A Nobel Prize isn't enough to change Sen. Richard C. Shelby's mind about Peter Diamond. The Alabama lawmaker said Tuesday that Diamond is still not qualified to sit on the Federal Reserve Board.
Shelby, the highest-ranking Republican on the Senate banking committee, said he plans to oppose the third nomination of the Massachusetts Institute of Technology professor to the Fed. The opposition, which he stated at the panel's hearing on the nomination, raises the likelihood that President Obama's choice for the board will be blocked again.
The banking panel twice approved Diamond's nomination last year along partisan lines. He was never confirmed by the full Senate because Democrats lacked Republican support.
In October, Diamond and two other economists won a shared Nobel Prize in economics for their work explaining why unemployment can remain high despite large numbers of job openings - a trend that is playing out now.
Obama nominated Diamond for the third time in January.
Shelby on Tuesday called the Nobel Prize a major honor.
"Yet, being a Nobel recipient does not mean one is qualified for every conceivable position," the lawmaker said at the hearing, saying Diamond lacks hands-on experience regulating banks and managing financial crises.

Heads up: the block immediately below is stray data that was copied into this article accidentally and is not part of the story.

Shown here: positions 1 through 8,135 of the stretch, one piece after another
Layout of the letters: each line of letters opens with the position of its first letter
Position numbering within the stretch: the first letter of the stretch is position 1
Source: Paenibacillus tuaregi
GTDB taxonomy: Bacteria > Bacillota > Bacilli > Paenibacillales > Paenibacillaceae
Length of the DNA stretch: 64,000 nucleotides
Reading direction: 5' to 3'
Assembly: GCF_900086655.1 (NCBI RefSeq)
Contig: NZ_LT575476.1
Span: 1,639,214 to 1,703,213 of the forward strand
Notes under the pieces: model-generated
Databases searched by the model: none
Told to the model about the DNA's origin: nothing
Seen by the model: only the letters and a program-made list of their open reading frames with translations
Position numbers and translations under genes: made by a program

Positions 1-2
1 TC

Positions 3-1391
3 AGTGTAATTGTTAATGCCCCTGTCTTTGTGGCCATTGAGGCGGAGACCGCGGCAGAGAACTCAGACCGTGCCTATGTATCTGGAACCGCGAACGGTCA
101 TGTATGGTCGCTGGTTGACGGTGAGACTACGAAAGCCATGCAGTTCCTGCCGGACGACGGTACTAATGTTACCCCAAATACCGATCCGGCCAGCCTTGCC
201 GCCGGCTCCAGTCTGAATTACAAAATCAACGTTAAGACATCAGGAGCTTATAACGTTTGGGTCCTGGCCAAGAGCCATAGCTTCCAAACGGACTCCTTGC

Committee Chairman Tim Johnson (D-S.D.) wants the panel to vote on the nomination soon. But no date has been set.
Shelby disagrees with Diamond over policy matters, including the nominee's support for action by the Fed and Congress to stimulate the economy and lower the unemployment rate.
"In short, Dr. Diamond is an old-fashioned, big government Keynesian," Shelby said.
Sen. Patrick J. Toomey (R-Pa.) voiced concerns at the hearing that rising prices for food, oil and other commodities could lead to lead to an inflation problem in the United States.
Diamond said he doubts that would happen. Consumers aren't spending at a rate that would trigger inflation, he said. And workers have little bargaining power to demand higher wages, because the jobs market is healing slowly.
Diamond said the Fed has the tools to slow inflation once the economy is strong again. At that time, the Fed will take steps to soak up the money it pumped into the economy during the recession. It also will increase interest rates. Most economists think that process will start early next year.